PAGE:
After the end of the Cold War, the Polish government made secret Soviet documents open to the public, revealing possible plans for waging war. This plan, called “Seven days before the Rhine River” [Sem' dney do reki Reyn], was the basis for conducting military exercises in 1979, during which NATO played the role of an aggressor, having subjected 25 targets to a nuclear attack in Poland, including Warsaw and the port of Gdansk. The legend of these teachings on countering aggression was only a fig leaf, which they tried to cover up the true nature of the alleged conflict - an unexpected Soviet attack on the NATO countries.
According to the concept “Seven days to the river Rhine”, the Soviet nuclear forces were to destroy Hamburg, Düsseldorf, Cologne, Frankfurt, Stuttgart, Munich, as well as Bonn, the capital of West Germany. NATO headquarters in Brussels would have been destroyed, as well as the Belgian port of Antwerp. Amsterdam, the capital and port of Holland, would also have been destroyed. Denmark would have had two nuclear strikes. After the Warsaw Pact launched nuclear strikes, it was planned to use conventional forces to conquer the territory.
Marshal Nikolai Ogarkov, the new chief of the General Staff, was tasked with developing a credible strategy for defeating NATO with conventional forces alone. Ogarkov knew that many in NATO doubted that their political leaders would agree quickly to use nuclear weapons. A key aim, therefore, was to fight the war in such a way as to delay NATO taking the decision to use nuclear weapons until it was too late for them to be able to influence the outcome of the war. A key element in Ogarkov’s strategy was the new fast moving armored “operational maneuver groups,” or OMG.
General Andrian Danilevich, probably the most talented Soviet strategist of the Cold War era, did the bulk of the work. The results were later encapsulated into a three-volume, top secret “directive” on The Strategy of Deep Operations (Global and Theater) that would guide Soviet military operations in time of war. The key innovation was the concept of fighting an integrated air and land battle over a vastly greater area than ever before.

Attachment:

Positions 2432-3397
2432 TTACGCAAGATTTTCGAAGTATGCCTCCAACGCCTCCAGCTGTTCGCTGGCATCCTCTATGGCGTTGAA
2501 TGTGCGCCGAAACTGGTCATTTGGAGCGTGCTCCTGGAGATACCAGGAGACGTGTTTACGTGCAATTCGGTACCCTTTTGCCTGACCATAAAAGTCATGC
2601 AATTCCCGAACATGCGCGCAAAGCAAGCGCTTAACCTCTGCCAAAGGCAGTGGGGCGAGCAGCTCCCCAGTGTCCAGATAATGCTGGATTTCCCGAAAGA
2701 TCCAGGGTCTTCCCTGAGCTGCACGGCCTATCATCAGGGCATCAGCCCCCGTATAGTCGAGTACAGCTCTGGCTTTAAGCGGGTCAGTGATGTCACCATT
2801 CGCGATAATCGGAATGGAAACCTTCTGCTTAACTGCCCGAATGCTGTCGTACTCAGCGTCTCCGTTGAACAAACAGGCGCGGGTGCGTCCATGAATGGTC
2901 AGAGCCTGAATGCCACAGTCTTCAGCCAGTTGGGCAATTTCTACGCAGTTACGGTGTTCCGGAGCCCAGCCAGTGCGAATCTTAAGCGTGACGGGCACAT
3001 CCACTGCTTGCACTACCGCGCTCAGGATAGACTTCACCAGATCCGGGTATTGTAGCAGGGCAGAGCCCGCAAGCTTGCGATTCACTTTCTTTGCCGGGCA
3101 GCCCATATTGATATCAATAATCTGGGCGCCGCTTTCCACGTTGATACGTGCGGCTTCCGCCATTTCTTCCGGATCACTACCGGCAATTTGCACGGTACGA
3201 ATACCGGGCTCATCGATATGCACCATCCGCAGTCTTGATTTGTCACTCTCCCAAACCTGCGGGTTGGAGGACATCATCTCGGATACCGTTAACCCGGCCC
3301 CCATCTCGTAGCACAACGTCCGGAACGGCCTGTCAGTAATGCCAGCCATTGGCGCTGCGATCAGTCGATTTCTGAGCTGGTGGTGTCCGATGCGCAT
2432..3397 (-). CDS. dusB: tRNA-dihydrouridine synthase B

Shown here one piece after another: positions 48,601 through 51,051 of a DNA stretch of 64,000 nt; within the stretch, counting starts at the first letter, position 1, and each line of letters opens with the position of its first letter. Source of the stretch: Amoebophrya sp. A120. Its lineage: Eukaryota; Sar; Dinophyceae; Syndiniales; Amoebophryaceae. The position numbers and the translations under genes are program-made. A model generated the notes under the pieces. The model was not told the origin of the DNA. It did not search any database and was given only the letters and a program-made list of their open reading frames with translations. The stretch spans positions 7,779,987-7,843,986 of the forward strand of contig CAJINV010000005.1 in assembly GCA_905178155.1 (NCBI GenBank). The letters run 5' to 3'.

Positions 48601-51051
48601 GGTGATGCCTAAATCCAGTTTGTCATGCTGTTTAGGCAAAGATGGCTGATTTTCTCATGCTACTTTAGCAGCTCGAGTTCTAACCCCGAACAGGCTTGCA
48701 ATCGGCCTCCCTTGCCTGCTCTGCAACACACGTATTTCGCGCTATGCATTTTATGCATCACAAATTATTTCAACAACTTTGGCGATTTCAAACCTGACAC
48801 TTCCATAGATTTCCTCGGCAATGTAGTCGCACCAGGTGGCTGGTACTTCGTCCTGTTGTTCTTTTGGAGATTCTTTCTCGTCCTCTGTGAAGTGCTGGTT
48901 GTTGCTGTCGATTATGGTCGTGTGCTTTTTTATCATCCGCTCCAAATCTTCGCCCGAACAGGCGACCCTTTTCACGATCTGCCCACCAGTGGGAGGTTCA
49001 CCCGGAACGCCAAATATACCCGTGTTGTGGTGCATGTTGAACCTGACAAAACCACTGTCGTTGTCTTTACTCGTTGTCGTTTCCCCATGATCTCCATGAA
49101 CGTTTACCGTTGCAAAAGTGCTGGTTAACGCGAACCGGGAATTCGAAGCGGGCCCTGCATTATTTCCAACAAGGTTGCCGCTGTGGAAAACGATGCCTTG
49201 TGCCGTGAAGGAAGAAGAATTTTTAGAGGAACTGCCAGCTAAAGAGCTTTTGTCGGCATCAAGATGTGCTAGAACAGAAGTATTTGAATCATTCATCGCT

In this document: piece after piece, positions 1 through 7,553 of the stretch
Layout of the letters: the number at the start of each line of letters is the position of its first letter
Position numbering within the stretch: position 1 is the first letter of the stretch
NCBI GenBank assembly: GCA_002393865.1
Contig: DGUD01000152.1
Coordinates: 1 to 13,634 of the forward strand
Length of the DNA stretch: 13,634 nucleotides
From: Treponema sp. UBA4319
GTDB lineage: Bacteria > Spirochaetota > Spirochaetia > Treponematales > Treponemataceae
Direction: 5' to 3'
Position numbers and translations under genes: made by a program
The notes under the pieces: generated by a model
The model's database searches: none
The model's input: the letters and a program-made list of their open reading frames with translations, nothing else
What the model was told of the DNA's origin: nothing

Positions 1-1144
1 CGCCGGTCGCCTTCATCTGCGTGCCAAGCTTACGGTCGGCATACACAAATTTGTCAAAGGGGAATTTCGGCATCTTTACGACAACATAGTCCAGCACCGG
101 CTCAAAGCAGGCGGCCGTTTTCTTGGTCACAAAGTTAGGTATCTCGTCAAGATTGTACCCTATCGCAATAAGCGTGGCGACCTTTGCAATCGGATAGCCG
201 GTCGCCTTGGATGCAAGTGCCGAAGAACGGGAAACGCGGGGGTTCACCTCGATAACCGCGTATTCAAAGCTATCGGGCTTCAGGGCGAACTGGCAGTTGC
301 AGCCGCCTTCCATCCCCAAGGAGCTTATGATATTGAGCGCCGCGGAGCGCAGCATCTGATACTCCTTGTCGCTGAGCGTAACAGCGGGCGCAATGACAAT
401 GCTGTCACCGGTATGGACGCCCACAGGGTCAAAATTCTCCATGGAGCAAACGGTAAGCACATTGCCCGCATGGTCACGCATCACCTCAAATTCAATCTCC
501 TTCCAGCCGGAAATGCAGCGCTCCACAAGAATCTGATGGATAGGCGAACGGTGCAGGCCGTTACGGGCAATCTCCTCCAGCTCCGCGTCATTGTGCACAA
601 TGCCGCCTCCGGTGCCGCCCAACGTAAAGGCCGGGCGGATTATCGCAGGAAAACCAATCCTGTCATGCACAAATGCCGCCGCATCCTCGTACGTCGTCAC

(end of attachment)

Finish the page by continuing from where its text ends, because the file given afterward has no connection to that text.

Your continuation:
The central concept was a high-speed offensive launched from under the cover of military exercises in East Germany and Czechoslovakia. Simultaneously, 2,000 aircraft would attack all of NATO’s nuclear weapons facilities and seek to pin down NATO aircraft for 48 hours. This latter task was gaining importance because NATO aircraft were soon expected to be carrying “assault breaker” munitions that would be far more effective than conventional bombs against Soviet armored forces.
The ZAPAD-81 [zapad = West] was the largest armored Soviet military exercise since 1945. Parts of the exercise took place in the Baltic Sea, with ground, air and naval units participating. Over one hundred thousand troops and eighty ships from all four of the Soviet fleets participated in an operation that was the first real test of command and control of an inter-service operation. The Zapad '81 exercise was designed to test new concepts and methods of Soviet military science and military art, to develop greater initiative and independence of commanders at all levels, and to measure the performance and response time of (mobilized) reservo elements and the combat readiness of the participating units. They Soviet Forces employed a wide range of highly mobile, maneuverable, and flexible formations, including a mobile group, as well as airborne, air assault, amphibious desant, and deep strikes into the rear of the defending NATO forces.
Among Soviet military men, Marshal Ogarkov used some of the strongest language possible to express the inadmissibility of a limited nuclear war. In his 1982 book, he discussed the Pentagon's plans to wage a limited nuclear war in Europe: "One can, of course, reason theoretically in this manner. But any sober-minded person can understand, without any particular difficulty, that to realize this in practice-that is, to confine nuclear war within some kind of limited framework-is impossible."
Ogarkov used a variation of the "impossible in practice" formula in his May 1983 article in Izvestiya: If the imperialists succeed in unleashing a new war, "it will be impossible to confine military action within some kind of limited framework,.... The war would inevitably encompass the entire territories of the belligerent states, and it would be difficult to distinguish the front from the rear." His 1985 book reiterates that "once begun, it is impossible in practice to confine a nuclear war within some kind of limited framework".